The recommendations propose scrapping the Access List in preference of a uniform assessment process to determine eligibility based on applicants’ needs. The assessment would be based on self-reporting and strength-based interviews. The same assessor who conducts the assessment would support a successful applicant to plan their budget and supports.
It’s clear that the proposed assessment model is not a rebranding of the independent assessment model that was fiercely opposed in 2021. The proposed model doesn’t work to an algorithm, it doesn’t use the same diagnostic tools and looks to have scope for assessors to seek supporting information from an applicant’s treating professionals.
If the new assessment model is adopted and implemented well, we anticipate that it should address current inequities around evidence requirements for people with different types of disabilities, while ensuring people continue to receive customised supports.
If the new assessment model is confirmed, we will need to be assured that the tools are evidence-based, that the assessors have the skills and training necessary to administer the assessments, and that people with disability have the time and supports necessary to fully articulate their needs.
- A continuum of supports for children and young people with disabilities.
Addressing the needs of children and young people with disabilities and their families was a key priority in the review. The report recommends additional screening processes to identify children with disabilities and developmental delays as soon as possible through general community screening, and a continuum of supports for children and young people with disability, irrespective of whether they are NDIS participants or not, to the age of 21,
Changes would include expanding the early intervention program to age 9, new supports and services for children and young people aged 9-21 to prepare for key life transition points, including secondary school and employment, and targeted funding for a capacity-building program for parents and caregivers.
Children would be assessed via a whole-of-person needs-based assessment and monitored to track how well supports were working.
While we welcome these changes in principle, we’ve requested more details. We want to know how the impacts of supports would be assessed in practice and whether there is scope to optimise the universally available child development check for screening. We also need to be confident that needs-based assessments are evidence-based, age-appropriate, and conducted by people with the right skills and expertise.
Any capacity building programs for parents and caregivers, must be developed in co-design with people with disability and be identity affirming. We’d also recommend the development of a national database to track lifetime progress against measured outcomes, with scope for interventions as needed, to ensure that all Australian children with disability can reach their full potential.
- Enhanced access to assistive technology supports.
The review noted that access to assistive technology for people outside the NDIS is underfunded, fragmented, and complex, with an estimated 108 different schemes to access assistive technology outside the NDIS.
The review has called for the Department of Social Services, with States and Territories, to develop a nationally consistent approach for delivering aids and equipment outside the NDIS with a focus on improved planning and coordination of aids and equipment between the NDIS, Health, and Aged Care.
While we would welcome a centralised, national program to link people with disability to the aids and technology they need, further detail is necessary to understand how such a scheme would be funded and coordinated.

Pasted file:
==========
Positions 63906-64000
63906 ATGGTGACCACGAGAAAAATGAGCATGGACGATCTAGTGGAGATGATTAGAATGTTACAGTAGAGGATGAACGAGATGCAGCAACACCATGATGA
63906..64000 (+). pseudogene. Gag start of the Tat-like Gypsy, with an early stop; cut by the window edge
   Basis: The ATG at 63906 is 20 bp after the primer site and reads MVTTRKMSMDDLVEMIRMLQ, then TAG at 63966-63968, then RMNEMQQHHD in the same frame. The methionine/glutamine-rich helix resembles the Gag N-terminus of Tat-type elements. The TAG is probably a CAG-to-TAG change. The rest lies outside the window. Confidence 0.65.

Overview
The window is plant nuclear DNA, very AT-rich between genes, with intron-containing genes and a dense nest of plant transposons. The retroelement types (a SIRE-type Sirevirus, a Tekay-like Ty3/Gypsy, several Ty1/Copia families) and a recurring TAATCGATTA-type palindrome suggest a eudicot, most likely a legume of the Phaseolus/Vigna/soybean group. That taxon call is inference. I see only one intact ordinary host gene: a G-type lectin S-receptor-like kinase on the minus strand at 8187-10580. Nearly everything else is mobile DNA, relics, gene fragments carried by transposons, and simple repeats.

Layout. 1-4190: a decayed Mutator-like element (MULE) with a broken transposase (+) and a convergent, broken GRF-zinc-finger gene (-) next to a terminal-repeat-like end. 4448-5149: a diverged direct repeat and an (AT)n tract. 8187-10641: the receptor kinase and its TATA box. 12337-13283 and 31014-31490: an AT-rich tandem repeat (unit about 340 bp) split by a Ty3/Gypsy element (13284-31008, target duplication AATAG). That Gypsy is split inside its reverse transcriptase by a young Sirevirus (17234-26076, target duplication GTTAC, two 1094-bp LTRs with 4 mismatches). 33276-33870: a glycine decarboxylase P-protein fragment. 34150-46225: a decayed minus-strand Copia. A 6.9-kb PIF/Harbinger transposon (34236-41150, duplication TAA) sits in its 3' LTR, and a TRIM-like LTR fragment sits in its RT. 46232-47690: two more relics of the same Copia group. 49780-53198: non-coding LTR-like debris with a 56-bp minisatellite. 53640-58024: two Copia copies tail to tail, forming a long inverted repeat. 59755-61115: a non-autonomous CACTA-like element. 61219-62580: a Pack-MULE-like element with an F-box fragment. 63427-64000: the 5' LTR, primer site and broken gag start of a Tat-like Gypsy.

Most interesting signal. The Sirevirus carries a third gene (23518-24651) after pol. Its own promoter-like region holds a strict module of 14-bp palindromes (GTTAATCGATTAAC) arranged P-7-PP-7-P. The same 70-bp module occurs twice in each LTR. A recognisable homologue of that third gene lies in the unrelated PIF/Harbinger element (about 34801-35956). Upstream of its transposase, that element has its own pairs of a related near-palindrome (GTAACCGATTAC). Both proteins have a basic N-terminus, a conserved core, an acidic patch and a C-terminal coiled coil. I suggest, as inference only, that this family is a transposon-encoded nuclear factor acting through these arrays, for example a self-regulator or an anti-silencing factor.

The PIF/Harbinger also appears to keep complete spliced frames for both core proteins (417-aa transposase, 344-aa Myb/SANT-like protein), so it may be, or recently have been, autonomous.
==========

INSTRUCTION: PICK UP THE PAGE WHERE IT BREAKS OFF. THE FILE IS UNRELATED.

- A digitalised market with increased quality and safeguarding mechanisms to protect consumers.
The report proposes significant changes across the market, including introducing a new pricing and payments framework, a complete transition to electronic payments, and developing a centralised online platform to help participants find service providers in their local area.
The review panel also recommends that the National Disability Supports Quality and Safeguards Commission actively monitor the market to identify and respond to poor service delivery and introduce a new graduated risk-proportionate regulatory framework.
Under the proposed framework, all disability service providers must be enrolled or registered with the National Disability Supports Quality and Safeguards Commission. Providers would have graduated regulatory obligations increasing depending on the risk associated with the services the provider is delivering. There would be minimal ‘red tape’ for service providers who provide low-risk services.
These recommendations represent a good balance between providing regulatory safeguards for consumers and facilitating their choice and control by encouraging a robust, diverse marketplace. We can anticipate that these reforms would reduce fraud, price gouging, and over-servicing.
So, what comes next?
It’s now a matter of wait and see how many recommendations are picked up and the response from the Australian Government, States, and Territories to the five-year implementation target. Until then, we’ve been told by the NDIA that participants should expect things to be business as usual.
Our key priorities across the implementation of the reforms will be making sure Governments and the NDIA commit to genuine co-design with people who require hearing and speech supports and people whose first language is Auslan. We’re aiming to influence and and inform decision-making around the practical implementation of the changes and will continue to advocate for increased supports for those who are deaf or hard of hearing who are over 65 years of age.
We’ll keep you informed as we learn more about changes and will be reaching out for your thoughts and input over the next few months once we know the plan for the NDIS moving forward. In the meantime, there are some resources on the recommendations, including fact sheets on key topics and an easy-read version of the final report, on the NDIS Review website.